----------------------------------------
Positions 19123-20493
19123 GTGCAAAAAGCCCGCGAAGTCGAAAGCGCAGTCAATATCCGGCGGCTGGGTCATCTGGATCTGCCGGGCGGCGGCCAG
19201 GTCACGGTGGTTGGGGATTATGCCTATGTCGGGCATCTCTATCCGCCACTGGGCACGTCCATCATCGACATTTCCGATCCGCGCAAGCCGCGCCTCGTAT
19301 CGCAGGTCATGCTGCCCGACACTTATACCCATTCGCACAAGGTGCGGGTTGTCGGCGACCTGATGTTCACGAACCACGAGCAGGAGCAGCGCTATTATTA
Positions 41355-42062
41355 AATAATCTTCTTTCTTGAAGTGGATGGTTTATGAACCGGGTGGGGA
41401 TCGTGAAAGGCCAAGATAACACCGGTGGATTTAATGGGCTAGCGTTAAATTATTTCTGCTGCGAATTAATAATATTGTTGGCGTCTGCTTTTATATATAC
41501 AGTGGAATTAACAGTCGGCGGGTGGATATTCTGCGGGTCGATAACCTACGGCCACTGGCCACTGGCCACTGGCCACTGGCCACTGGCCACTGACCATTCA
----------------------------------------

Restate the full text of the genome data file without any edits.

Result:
Positions 19123-20493
19123 GTGCAAAAAGCCCGCGAAGTCGAAAGCGCAGTCAATATCCGGCGGCTGGGTCATCTGGATCTGCCGGGCGGCGGCCAG
19201 GTCACGGTGGTTGGGGATTATGCCTATGTCGGGCATCTCTATCCGCCACTGGGCACGTCCATCATCGACATTTCCGATCCGCGCAAGCCGCGCCTCGTAT
19301 CGCAGGTCATGCTGCCCGACACTTATACCCATTCGCACAAGGTGCGGGTTGTCGGCGACCTGATGTTCACGAACCACGAGCAGGAGCAGCGCTATTATTA
Positions 41355-42062
41355 AATAATCTTCTTTCTTGAAGTGGATGGTTTATGAACCGGGTGGGGA
41401 TCGTGAAAGGCCAAGATAACACCGGTGGATTTAATGGGCTAGCGTTAAATTATTTCTGCTGCGAATTAATAATATTGTTGGCGTCTGCTTTTATATATAC
41501 AGTGGAATTAACAGTCGGCGGGTGGATATTCTGCGGGTCGATAACCTACGGCCACTGGCCACTGGCCACTGGCCACTGGCCACTGGCCACTGACCATTCA